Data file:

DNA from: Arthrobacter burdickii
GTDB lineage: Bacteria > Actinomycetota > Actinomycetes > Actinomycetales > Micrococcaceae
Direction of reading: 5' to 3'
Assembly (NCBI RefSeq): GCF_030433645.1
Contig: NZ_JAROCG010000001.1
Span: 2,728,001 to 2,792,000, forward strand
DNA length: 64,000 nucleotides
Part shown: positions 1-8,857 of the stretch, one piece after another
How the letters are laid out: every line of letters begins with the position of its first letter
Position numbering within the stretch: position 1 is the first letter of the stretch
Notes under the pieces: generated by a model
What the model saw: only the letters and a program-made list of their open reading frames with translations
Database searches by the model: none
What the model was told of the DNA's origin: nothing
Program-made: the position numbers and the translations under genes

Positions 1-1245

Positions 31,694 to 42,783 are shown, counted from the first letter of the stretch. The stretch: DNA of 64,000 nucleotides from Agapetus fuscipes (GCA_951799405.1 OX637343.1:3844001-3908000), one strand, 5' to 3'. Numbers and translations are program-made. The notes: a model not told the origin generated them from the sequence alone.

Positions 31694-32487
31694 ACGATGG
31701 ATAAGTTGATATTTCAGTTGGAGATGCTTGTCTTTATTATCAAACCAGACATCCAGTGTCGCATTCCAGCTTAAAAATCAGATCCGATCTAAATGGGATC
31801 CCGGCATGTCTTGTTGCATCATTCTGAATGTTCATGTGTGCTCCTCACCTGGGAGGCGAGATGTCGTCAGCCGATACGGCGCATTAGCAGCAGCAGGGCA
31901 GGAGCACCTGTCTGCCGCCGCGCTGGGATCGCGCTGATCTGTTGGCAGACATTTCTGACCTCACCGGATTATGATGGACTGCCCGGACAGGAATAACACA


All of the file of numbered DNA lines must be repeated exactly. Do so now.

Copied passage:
DNA from: Arthrobacter burdickii
GTDB lineage: Bacteria > Actinomycetota > Actinomycetes > Actinomycetales > Micrococcaceae
Direction of reading: 5' to 3'
Assembly (NCBI RefSeq): GCF_030433645.1
Contig: NZ_JAROCG010000001.1
Span: 2,728,001 to 2,792,000, forward strand
DNA length: 64,000 nucleotides
Part shown: positions 1-8,857 of the stretch, one piece after another
How the letters are laid out: every line of letters begins with the position of its first letter
Position numbering within the stretch: position 1 is the first letter of the stretch
Notes under the pieces: generated by a model
What the model saw: only the letters and a program-made list of their open reading frames with translations
Database searches by the model: none
What the model was told of the DNA's origin: nothing
Program-made: the position numbers and the translations under genes

Positions 1-1245

Positions 31,694 to 42,783 are shown, counted from the first letter of the stretch. The stretch: DNA of 64,000 nucleotides from Agapetus fuscipes (GCA_951799405.1 OX637343.1:3844001-3908000), one strand, 5' to 3'. Numbers and translations are program-made. The notes: a model not told the origin generated them from the sequence alone.

Positions 31694-32487
31694 ACGATGG
31701 ATAAGTTGATATTTCAGTTGGAGATGCTTGTCTTTATTATCAAACCAGACATCCAGTGTCGCATTCCAGCTTAAAAATCAGATCCGATCTAAATGGGATC
31801 CCGGCATGTCTTGTTGCATCATTCTGAATGTTCATGTGTGCTCCTCACCTGGGAGGCGAGATGTCGTCAGCCGATACGGCGCATTAGCAGCAGCAGGGCA
31901 GGAGCACCTGTCTGCCGCCGCGCTGGGATCGCGCTGATCTGTTGGCAGACATTTCTGACCTCACCGGATTATGATGGACTGCCCGGACAGGAATAACACA